Some predictions are starting to suggest that wearables are going to start disappearing next year.
Venture capital partner, Rick Yang, from New Enterprise Associates has released a prediction that the year ahead will be a critical one in wearable technology in which many of the devices we currently see on the market will be dying off forever.
Yang spoke specifically of the first generation devices that laid a foundation but that are rapidly being replaced.
According to the prediction from Yang, first generation wearable technology devices such as Google Glass, the Apple Watch and even the original Fitbit and Jawbone fitness trackers were vital to opening up the door to a spectrum of new and far more fashionable gadgets. He explained that “What that means is the wearable that integrates very directly into your everyday life, into your existing fashion sense to the extent that nobody knows you’re wearing a wearable.”
Yang added that the later generations of wearable technology feel more like an accessory than tech.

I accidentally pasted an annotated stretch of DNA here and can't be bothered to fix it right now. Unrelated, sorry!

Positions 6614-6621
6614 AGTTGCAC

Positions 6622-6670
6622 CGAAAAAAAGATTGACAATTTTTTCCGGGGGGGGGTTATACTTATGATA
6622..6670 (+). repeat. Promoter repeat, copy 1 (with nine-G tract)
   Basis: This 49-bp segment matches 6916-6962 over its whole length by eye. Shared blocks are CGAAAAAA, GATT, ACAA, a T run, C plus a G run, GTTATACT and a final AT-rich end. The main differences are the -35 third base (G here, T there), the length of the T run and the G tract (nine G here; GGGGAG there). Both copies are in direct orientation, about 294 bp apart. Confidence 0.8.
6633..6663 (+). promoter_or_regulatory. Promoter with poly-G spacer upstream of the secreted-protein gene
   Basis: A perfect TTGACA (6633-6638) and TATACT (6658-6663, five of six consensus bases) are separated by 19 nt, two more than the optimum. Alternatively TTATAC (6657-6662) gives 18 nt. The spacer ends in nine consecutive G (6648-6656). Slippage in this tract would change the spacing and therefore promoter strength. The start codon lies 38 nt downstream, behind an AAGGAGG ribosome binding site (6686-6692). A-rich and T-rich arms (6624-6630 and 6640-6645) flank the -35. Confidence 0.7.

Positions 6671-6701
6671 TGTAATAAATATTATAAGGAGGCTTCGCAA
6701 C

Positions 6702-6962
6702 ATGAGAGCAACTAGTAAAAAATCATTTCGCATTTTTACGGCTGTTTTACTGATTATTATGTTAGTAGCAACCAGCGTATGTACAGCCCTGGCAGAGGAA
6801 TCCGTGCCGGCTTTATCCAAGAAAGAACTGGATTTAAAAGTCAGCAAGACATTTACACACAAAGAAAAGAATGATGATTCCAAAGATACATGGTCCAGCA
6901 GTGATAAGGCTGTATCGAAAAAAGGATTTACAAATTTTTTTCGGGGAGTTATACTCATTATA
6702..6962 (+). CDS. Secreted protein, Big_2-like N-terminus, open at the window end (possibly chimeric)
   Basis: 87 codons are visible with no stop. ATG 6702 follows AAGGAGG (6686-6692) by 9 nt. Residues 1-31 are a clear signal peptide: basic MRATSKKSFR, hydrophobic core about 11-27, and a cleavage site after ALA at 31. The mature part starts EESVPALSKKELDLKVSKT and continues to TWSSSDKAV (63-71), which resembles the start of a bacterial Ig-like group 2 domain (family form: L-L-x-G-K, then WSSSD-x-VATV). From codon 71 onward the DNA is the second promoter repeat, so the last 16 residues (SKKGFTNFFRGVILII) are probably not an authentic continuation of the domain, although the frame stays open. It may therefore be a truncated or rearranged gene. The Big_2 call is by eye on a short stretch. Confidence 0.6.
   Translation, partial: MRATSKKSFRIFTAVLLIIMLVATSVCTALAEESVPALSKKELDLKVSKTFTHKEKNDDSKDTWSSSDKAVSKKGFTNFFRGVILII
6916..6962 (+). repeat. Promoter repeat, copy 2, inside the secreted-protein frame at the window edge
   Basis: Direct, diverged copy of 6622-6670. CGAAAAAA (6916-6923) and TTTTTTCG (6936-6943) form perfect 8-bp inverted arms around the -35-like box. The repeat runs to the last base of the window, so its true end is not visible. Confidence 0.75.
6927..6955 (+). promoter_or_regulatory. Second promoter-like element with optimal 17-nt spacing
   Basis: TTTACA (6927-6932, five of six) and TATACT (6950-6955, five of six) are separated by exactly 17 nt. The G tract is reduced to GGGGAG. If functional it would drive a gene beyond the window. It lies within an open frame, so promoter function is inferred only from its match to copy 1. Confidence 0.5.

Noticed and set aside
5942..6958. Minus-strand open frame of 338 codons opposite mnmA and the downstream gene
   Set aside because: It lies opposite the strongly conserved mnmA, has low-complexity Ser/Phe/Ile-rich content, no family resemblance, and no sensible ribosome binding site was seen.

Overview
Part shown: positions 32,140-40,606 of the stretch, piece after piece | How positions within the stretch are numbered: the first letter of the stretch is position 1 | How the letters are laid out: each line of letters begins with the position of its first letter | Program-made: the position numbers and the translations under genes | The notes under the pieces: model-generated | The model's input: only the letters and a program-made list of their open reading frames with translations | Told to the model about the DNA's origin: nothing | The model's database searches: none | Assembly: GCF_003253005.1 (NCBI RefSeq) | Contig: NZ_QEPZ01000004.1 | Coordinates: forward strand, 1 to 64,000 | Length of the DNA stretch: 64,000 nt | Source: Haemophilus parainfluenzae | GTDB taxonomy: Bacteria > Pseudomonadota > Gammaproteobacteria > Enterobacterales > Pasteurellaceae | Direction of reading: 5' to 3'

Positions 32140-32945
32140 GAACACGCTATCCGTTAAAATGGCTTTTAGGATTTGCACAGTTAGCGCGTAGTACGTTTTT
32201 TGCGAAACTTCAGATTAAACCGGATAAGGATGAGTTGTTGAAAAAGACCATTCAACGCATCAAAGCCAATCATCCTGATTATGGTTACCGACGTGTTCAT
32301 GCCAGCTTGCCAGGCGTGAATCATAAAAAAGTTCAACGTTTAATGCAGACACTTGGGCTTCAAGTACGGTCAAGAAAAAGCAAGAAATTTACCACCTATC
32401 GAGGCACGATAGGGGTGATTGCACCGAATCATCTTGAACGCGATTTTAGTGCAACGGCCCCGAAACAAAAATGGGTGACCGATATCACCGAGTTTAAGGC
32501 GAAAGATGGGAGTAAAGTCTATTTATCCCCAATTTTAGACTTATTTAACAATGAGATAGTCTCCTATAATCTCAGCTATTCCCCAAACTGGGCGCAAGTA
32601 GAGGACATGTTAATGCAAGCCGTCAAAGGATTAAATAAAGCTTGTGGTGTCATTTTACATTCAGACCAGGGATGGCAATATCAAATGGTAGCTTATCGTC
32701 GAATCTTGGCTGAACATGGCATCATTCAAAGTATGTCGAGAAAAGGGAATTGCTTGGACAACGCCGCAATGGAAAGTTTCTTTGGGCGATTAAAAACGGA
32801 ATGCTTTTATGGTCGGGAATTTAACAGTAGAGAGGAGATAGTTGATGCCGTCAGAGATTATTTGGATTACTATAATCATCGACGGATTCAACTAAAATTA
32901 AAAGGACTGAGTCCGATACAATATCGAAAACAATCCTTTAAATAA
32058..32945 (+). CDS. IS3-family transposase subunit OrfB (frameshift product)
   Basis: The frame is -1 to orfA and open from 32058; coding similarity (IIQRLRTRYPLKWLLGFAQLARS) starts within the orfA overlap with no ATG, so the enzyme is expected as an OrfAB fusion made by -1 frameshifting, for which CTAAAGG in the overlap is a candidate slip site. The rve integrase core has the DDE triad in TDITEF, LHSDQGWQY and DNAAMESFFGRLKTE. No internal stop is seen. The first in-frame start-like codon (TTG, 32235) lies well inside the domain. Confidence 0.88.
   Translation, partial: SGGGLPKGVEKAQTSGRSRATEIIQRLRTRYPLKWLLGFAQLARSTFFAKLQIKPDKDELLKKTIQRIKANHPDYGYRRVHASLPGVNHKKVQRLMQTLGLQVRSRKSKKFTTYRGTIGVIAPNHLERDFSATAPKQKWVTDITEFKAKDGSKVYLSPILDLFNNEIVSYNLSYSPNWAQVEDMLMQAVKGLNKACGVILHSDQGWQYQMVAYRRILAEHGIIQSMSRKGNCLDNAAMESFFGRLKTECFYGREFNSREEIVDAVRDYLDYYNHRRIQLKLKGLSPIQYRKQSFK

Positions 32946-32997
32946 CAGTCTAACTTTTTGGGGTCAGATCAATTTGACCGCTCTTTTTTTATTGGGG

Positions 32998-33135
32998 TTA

He said that with the maturity of the market, luxury brands are going to start coming out with their own versions of smartwatches like the Apple Watch. This is already being seen in some important announcements of partnerships between luxury watchmakers and design houses that are working with tech giants to come out with appealing fashion accessories that have the features expected from wearables.
Yang said that “At the premium end of the spectrum, it’s something like a Tag Heuer, right? It looks like a Tag, but it provides much more functionality than a Tag.” He also pointed to Athos, the startup supported by venture capital, which develops and manufactures workout clothes with embedded sensors for smart features. These smart clothes track heart and respiration rate, muscle groups and other health and performance issues.
To Yang, the most important feature of wearable technology in the future will be that it will function without feeling like a device is actually being worn. That way, a user can continue with his or her regular routines without having to think about whether or not gadgets are involved.